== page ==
Quick Intro: Cleveland Cavaliers History
This quick intro to Cleveland Cavaliers history beings in 1970, 22 years removed from a baseball pennant and six years removed from an NFL championship when Cleveland, Ohio, received an expansion NBA team. Fans submitted thousands of name choices to local newspapers who whittled the field down to five names. Owner Nick Mileti selected "Cavaliers" and the team colors of wine and gold.
In the Cleveland Cavaliers' first draft the team had the number one pick and selected Austin "Mr. Cavalier" Carr, who played with the team for nine years. Carr's number, 34, is one of six numbers retired in Cleveland and he remains the team's color commentator for local TV broadcasts of Cavaliers games.
The team's first playoff series, in 1976, was also the team's first year in Richfield Coliseum, a building Michael Jordan once named one of his favorite places to play. The Cavs beat the Washington Bullets 4 to 3 in the first round—in a series later dubbed the "Miracle of Richfield"—but were later eliminated by the Boston Celtics.
In 1980 the team was bought by new owner Ted Stepien and entered into several years of mismanagement. The "Stepien Rule" in the current NBA collective bargaining agreement—stating a team cannot trade first round draft picks in consecutive years—is named after this owner and his penchant for ruining the team's long term hopes of rebuilding. He quickly sold the team to George and Gordon Gund, who ushered the team into a decade of relevance.
The Gund brothers changed the team colors to the blue and burnt orange that are still so beloved by so many Clevelanders. They brought in coach Lenny Wilkins and players Mark Price, Craig Ehlo, Ron Harper, Larry Nance and Brad Daugherty to assemble a team Magic Johnson once dubbed "the team of the 90s." At the time of that comment, though, Johnson did not envision the juggernaut that Michael Jordan would become. This Cavaliers team was a perennial playoff contender—making it as far as the Eastern Conference Finals—but could never get past Jordan and his Bulls. "The Shot"—as Jordan's last second jumper over Ehlo to eliminate the Cavs from the '89 playoffs is called in Cleveland—is widely thought of as the beginning of Jordan's ascent to greatness and Cleveland repeatedly experiences it every time a Jordan highlight reel plays. In the midst of this run Harper was traded for the draft rights to forward Danny Ferry, whose ten year contract with the Cavs inspired the league to limit the length of contracts to six years in the next CBA. This team eventually succumbed to injury and the pieces were traded away, however the numbers of Price, Nance and Daugherty were all later retired by the Cavs.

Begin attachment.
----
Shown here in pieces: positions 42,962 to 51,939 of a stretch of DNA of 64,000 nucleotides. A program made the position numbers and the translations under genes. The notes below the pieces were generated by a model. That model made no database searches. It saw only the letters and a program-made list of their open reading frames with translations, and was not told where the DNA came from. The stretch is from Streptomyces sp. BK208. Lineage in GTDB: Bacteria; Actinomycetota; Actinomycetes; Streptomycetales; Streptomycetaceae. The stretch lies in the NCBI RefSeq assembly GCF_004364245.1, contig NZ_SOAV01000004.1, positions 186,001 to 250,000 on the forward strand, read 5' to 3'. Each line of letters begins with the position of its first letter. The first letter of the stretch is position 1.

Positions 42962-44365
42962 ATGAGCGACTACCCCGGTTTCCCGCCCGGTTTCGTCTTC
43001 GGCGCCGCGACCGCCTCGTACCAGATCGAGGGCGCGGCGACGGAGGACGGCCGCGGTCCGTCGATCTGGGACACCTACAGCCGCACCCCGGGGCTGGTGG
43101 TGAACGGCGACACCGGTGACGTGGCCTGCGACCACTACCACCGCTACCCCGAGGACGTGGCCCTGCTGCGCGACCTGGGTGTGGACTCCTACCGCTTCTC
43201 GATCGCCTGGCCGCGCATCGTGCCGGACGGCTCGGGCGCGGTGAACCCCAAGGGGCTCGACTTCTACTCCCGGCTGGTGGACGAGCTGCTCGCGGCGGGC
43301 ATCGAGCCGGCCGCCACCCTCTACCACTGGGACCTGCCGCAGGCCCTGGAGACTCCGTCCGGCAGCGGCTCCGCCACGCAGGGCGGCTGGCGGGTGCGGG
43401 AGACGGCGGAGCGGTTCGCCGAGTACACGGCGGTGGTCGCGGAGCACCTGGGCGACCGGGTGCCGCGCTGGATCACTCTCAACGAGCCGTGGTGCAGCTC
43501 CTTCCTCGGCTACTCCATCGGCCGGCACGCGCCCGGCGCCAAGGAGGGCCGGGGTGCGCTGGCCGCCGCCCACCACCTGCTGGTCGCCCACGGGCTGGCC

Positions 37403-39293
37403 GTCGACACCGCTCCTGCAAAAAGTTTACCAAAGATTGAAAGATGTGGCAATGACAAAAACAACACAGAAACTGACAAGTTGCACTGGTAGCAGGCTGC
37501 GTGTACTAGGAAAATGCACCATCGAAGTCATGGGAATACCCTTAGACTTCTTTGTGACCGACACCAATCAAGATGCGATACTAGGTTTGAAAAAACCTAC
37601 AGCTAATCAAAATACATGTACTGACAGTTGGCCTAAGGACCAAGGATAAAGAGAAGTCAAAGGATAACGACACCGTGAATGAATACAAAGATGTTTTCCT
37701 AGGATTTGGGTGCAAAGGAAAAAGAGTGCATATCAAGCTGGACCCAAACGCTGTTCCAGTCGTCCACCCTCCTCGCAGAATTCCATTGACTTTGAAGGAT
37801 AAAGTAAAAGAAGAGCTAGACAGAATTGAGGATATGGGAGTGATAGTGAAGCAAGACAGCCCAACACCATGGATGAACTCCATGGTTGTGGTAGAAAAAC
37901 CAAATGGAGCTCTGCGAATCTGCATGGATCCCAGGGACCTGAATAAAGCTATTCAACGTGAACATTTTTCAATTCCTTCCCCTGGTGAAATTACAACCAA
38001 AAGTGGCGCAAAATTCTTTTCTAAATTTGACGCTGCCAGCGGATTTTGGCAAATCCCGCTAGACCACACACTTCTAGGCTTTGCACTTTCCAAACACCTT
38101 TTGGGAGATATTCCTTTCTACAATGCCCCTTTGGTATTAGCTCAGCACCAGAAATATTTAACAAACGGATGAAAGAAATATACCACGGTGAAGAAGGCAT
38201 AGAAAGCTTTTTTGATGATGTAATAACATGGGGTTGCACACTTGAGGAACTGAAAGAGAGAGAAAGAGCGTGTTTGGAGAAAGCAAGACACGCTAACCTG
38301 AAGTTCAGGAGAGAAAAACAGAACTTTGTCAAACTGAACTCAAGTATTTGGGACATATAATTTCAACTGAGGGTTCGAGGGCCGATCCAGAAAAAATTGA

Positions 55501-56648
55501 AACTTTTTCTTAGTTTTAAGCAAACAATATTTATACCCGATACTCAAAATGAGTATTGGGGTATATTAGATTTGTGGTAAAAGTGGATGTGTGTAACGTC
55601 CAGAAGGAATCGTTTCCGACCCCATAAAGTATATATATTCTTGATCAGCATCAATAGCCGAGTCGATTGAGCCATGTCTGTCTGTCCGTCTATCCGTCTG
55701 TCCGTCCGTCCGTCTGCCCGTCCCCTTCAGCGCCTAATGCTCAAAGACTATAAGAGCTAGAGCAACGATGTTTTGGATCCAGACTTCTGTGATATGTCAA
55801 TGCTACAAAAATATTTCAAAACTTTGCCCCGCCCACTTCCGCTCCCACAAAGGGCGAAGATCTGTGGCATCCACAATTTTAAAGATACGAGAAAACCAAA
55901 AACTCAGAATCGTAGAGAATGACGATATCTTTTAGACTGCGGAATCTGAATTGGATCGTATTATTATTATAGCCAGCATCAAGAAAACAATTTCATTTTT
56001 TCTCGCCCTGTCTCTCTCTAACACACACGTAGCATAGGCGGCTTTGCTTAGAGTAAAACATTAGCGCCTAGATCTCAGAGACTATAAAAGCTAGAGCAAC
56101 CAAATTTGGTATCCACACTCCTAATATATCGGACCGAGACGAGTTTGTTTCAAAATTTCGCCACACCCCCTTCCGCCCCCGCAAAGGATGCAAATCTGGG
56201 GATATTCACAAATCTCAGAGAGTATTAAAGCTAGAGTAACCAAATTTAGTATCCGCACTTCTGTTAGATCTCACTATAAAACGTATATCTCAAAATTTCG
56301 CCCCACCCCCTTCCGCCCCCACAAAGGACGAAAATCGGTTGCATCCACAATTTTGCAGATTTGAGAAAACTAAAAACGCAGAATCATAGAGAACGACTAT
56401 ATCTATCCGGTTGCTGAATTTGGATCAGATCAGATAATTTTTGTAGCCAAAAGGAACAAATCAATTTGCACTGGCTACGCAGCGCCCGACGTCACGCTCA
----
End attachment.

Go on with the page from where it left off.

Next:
The late 90s saw Mike Fratello coach a solid crew of role players—Bobby Phills, Chris Mills, Tyrone Hill and Terrell Brandon—around a declining Shawn Kemp to make repeated playoff runs and quick playoff exits. While these teams repeatedly put together solid seasons the highlight of these years will always be the drafting of fan-favorite center Zydrunus Ilgauskas.
These Cavs gave way to what would be some of the worst seasons since the Stepien years. From 1999 through 2003 the Cavaliers were consistently among the bottom-feeders of the league. Just when the Cavs were at their lowest a young phenom out of Akron—one Lebron James—was set to enter the league. Already dwelling in the league's basement, the Cavs traded away much of their young talent, including promising point guard Andre Miller. This led to securing the worst record in the league and winning the lottery to acquire James in the draft. Team colors then switched back to wine and gold.
After GM Jim Paxson frittered away up-and-coming forward Carlos Boozer, former Cavalier Danny Ferry came on as GM. Under James' leadership the team made the finals for the first time in its history in 2007 but were swept by the San Antonio Spurs. Ferry then brought in All-Stars Mo Williams, Antawn Jamison and Shaquille O'Neal making the team a consistent contender for the NBA championship.